When U.S. corporations and wealthy individuals use offshore tax havens to avoid paying taxes to the federal government, it is an abuse of our tax system. Tax haven abusers benefit from our markets, infrastructure, educated workforce, and security, but they pay next to nothing for these benefits. Ultimately, taxpayers must pick up the tab, either in the form of higher taxes, cuts to public spending priorities, or increased national debt.
Tax havens are countries or jurisdictions with minimal or no taxes. Corporations and individuals shift earnings to financial institutions in these countries to reduce their U.S. income tax liability – costing the federal government $150 billion in lost revenues each year.
Federal taxpayers are not the only victims of offshore tax havens. Tax havens deprive state governments of billions of dollars in badly needed revenues as well. Based how much income is federally reported in each state, and on state tax rates, it is possible to calculate how much each of the state governments lose as a result of offshore tax dodging.
In 2011, states lost approximately $39.8 billion in tax revenues from corporations and wealthy individuals who sheltered money in foreign tax havens. Multinational corporations account for more than $26 billion of the lost tax revenue, and wealthy individuals account for the rest.
- $39.8 billion would cover education costs for more than 3.7 million children for one year.
- This sum is also roughly equivalent to total state and local expenditures on firefighters ($39.7 billion) or on parks and recreation ($40.6 billion) in FY 2008.
- Table ES-1 lists the top 10 states with the most revenue lost to tax haven abuse.
- Some of the largest companies in the United States use tax havens, including many that have taken advantage of government bailouts or rely on government contracts. As of 2008, 83 of the 100 largest publically traded corporations in the United States maintained revenues in offshore tax havens, according to the Government Accountability Office.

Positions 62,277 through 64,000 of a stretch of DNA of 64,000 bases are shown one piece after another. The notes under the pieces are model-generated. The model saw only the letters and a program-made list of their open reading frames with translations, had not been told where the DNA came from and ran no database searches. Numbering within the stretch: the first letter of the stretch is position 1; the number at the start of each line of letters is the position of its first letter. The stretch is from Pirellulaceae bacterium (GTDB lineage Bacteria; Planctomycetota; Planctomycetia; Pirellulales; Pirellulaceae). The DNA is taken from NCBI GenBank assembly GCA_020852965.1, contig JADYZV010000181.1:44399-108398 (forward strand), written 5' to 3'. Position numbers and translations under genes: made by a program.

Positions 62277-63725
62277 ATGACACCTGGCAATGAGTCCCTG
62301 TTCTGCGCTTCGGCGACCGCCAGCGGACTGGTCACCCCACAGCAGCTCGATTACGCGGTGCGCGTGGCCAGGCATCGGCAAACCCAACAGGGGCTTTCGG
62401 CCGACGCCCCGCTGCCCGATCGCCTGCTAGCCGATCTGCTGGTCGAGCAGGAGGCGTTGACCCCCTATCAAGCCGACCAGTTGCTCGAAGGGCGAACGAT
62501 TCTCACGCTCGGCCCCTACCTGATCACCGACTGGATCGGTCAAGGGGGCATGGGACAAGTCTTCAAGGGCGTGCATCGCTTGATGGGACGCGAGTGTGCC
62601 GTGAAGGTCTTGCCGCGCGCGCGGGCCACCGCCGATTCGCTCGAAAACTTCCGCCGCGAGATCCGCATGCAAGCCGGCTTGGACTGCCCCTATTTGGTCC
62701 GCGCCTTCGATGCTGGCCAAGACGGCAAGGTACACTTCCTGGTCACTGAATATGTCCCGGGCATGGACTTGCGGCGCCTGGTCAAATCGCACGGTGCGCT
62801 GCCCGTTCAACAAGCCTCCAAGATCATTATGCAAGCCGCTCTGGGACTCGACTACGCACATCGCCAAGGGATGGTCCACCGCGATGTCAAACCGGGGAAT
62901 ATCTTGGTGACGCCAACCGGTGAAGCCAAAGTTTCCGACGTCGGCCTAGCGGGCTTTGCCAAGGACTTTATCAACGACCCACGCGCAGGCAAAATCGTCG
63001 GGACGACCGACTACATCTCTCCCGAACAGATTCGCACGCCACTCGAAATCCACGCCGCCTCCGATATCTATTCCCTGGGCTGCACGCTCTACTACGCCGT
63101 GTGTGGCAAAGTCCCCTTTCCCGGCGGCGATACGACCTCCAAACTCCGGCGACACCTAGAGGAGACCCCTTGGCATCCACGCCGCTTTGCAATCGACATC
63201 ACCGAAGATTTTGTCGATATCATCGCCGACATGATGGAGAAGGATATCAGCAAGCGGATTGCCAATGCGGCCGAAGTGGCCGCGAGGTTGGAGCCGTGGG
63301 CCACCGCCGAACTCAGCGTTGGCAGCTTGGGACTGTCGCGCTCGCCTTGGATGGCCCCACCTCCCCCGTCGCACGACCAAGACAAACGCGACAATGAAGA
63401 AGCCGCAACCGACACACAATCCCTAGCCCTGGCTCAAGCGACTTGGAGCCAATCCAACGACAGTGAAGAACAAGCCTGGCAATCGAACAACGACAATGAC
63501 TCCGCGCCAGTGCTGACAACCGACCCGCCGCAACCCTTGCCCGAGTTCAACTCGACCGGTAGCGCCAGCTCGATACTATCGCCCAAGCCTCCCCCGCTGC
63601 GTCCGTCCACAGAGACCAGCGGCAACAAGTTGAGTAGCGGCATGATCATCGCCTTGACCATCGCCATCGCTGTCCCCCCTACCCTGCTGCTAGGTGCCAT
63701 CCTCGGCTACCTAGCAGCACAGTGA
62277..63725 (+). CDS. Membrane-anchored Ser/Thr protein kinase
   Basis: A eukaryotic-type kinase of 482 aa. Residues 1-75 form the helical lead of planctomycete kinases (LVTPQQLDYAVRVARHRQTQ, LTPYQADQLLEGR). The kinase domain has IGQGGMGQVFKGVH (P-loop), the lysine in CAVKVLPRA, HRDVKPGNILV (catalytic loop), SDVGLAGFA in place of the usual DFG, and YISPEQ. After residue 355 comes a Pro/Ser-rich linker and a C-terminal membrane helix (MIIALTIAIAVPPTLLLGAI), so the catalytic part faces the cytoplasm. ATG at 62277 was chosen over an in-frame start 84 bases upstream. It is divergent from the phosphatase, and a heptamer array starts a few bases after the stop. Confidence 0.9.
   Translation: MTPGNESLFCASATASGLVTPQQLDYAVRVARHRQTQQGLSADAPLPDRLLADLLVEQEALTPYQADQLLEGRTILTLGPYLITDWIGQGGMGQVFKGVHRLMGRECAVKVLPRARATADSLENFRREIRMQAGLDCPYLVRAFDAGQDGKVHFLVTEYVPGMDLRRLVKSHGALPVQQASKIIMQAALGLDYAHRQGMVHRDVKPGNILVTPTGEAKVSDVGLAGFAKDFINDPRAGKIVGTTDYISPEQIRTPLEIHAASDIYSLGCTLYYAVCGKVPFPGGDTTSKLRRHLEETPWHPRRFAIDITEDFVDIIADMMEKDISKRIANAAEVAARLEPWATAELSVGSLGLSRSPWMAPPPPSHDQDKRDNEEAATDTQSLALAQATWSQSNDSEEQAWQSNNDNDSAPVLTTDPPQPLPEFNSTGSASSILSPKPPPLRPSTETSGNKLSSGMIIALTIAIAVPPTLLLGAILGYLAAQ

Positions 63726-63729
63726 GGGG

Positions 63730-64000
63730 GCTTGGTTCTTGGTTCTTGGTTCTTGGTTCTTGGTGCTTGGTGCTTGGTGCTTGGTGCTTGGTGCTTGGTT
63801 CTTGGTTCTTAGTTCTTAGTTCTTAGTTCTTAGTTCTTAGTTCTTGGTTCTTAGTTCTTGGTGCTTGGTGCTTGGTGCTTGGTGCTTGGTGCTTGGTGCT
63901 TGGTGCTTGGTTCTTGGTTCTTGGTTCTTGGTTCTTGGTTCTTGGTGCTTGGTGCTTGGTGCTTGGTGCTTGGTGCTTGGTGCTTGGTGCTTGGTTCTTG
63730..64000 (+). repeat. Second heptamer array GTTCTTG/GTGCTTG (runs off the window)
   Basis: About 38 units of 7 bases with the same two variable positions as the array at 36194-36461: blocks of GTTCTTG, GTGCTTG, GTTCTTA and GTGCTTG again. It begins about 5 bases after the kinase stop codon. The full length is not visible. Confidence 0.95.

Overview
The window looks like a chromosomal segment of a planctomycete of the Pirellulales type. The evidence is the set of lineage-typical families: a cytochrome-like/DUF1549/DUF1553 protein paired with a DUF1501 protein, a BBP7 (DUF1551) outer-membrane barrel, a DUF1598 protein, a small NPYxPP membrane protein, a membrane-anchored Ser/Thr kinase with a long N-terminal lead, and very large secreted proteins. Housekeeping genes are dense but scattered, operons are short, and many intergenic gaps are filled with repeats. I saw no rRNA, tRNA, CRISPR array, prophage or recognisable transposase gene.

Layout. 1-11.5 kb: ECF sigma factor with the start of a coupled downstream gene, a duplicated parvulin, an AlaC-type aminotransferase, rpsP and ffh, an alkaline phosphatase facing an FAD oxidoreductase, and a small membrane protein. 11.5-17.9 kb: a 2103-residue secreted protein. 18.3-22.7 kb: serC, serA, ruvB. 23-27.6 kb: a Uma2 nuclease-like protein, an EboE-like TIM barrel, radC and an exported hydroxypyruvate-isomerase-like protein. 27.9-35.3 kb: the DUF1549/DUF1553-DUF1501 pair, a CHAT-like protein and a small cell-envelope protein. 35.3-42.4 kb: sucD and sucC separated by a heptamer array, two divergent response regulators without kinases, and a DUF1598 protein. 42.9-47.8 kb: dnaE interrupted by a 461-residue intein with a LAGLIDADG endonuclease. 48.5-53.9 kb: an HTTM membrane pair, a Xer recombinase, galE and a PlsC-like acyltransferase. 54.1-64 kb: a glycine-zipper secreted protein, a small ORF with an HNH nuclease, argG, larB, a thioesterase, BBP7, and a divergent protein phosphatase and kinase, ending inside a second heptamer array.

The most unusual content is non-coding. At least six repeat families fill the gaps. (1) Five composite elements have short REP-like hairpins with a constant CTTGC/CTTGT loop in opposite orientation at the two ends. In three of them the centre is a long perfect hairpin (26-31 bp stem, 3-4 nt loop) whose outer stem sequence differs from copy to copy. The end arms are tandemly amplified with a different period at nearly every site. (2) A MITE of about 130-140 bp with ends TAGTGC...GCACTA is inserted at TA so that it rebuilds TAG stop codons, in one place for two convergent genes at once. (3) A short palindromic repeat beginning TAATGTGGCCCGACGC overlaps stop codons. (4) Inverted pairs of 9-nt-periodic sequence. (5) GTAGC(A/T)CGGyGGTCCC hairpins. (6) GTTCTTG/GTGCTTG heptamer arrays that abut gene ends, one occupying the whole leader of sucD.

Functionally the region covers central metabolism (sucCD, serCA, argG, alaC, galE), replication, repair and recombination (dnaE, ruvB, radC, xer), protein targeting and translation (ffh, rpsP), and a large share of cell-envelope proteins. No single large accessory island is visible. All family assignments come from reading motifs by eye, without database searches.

- At the end of 2011, 290 of the top Fortune 500 companies using tax havens collectively held $1.6 trillion in profits outside the United States—up from $1.1 trillion in 2009—according to Citizens for Tax Justice.
Federal policymakers must crack down on tax haven abuse, but with Congress often gridlocked, states should act independently to reduce the impact of offshore tax havens on state budgets.
States can act immediately to restore fairness to the tax system and minimize the fiscal impact of offshore tax haven abuse through policy changes that will close loopholes and increase their ability to detect and penalize tax avoidance.
1. States can “decouple” their tax system from the federal tax system. Because states typically use the same definitions of income as those in the federal tax code, they automatically lose money when tax haven users don’t report income to the federal government. Decoupling would help prevent those automatic losses. Rather than allow income that has been shifted out of sight from federal tax authorities to diminish the tax baseline, states can close loopholes that restore this hidden income.
2. States can require worldwide combined reporting for multinational corporations. Combined reporting is the practice of treating the parent and subsidiary companies of a multinational corporation as one corporation for the purpose of calculating taxes. Adding up all profits earned worldwide by a company, and then taxing a share of those combined profits according to the company’s level of activity in each country, would eliminate the tax benefits of shifting profits to tax havens such as Bermuda or Ireland.
3. States should urge their federal representatives to reject a “territorial” tax system, which would further erode state revenue. Such a system would allow companies to bring all of the profits they have parked offshore in tax havens back into the United States without paying U.S. taxes.
4. States can require increased disclosure of financial information about corporations’ business presence in other countries and how they price their transfers with their own foreign subsidiaries; as well as to explain why large disparities exist between the profits corporations report to shareholders and tax authorities. These measures would provide more information for state authorities to search for red flags, decide when to audit, and crack down on abuse.
5. States could withhold taxes as part of federal FATCA withholding. The Foreign Account Tax Compliance Act (FATCA) prescribes a 30 percent federal withholding tax on companies that transfer funds to foreign financial institutions that do not comply with U.S. disclosure and reporting requirements. States that collect income taxes could withhold state taxes on these funds at the same time.